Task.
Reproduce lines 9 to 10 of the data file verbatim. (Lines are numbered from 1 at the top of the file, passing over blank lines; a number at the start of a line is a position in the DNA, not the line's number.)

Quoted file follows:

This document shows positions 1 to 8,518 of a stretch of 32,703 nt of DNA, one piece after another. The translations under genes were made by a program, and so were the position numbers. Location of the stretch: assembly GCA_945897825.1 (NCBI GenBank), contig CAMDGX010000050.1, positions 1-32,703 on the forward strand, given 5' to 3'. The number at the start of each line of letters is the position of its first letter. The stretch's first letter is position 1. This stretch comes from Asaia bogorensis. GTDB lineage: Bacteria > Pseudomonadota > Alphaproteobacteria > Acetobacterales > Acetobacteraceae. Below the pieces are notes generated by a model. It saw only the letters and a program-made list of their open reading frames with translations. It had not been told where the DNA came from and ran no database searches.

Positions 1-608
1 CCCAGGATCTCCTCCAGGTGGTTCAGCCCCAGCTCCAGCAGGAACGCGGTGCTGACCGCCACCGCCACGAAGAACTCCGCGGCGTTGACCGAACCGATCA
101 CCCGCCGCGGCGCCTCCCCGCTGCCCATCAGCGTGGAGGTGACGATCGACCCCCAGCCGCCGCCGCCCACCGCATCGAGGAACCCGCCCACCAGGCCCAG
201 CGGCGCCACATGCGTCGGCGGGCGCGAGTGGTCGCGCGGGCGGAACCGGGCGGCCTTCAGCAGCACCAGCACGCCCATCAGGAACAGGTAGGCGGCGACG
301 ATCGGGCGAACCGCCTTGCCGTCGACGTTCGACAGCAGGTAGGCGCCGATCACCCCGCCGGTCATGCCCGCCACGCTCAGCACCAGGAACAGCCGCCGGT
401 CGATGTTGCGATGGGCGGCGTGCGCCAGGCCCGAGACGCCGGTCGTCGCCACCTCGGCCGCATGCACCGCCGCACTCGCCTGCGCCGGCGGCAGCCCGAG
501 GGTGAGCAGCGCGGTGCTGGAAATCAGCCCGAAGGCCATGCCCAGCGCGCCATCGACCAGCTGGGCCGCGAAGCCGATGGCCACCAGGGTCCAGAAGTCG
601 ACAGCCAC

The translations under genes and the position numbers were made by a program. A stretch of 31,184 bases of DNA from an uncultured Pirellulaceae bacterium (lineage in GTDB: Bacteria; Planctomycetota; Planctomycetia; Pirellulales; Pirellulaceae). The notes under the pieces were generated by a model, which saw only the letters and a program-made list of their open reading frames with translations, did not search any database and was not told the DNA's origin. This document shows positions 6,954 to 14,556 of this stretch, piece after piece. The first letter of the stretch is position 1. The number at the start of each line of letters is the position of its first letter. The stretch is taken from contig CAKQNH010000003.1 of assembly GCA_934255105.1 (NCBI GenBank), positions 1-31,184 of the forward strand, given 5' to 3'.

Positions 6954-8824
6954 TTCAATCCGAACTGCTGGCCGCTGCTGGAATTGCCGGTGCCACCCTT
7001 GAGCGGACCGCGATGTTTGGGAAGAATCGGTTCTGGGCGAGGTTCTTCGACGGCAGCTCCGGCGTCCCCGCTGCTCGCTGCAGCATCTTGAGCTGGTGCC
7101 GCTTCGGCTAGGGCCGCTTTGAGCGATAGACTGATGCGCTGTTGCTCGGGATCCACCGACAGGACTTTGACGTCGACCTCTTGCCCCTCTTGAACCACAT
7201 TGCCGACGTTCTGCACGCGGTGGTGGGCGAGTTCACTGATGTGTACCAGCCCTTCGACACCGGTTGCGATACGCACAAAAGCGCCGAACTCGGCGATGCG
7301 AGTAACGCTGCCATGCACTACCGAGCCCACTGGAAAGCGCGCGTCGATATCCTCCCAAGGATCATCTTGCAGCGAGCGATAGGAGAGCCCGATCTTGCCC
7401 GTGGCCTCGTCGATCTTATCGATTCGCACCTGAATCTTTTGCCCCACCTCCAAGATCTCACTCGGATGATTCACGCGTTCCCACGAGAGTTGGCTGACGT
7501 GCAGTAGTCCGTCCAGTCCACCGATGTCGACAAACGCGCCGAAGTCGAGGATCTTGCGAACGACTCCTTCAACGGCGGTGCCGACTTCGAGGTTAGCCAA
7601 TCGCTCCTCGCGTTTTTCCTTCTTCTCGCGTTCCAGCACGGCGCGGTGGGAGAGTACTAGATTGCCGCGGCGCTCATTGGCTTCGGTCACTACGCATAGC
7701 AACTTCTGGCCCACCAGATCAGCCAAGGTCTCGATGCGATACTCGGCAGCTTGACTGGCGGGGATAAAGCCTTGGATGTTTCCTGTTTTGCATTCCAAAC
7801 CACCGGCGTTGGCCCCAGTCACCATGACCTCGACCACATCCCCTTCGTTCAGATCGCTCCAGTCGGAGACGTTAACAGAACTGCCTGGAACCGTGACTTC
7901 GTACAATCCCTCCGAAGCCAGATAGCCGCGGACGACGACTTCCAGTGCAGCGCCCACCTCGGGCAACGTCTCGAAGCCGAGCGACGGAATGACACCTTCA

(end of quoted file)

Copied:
601 ACAGCCAC

The translations under genes and the position numbers were made by a program. A stretch of 31,184 bases of DNA from an uncultured Pirellulaceae bacterium (lineage in GTDB: Bacteria; Planctomycetota; Planctomycetia; Pirellulales; Pirellulaceae). The notes under the pieces were generated by a model, which saw only the letters and a program-made list of their open reading frames with translations, did not search any database and was not told the DNA's origin. This document shows positions 6,954 to 14,556 of this stretch, piece after piece. The first letter of the stretch is position 1. The number at the start of each line of letters is the position of its first letter. The stretch is taken from contig CAKQNH010000003.1 of assembly GCA_934255105.1 (NCBI GenBank), positions 1-31,184 of the forward strand, given 5' to 3'.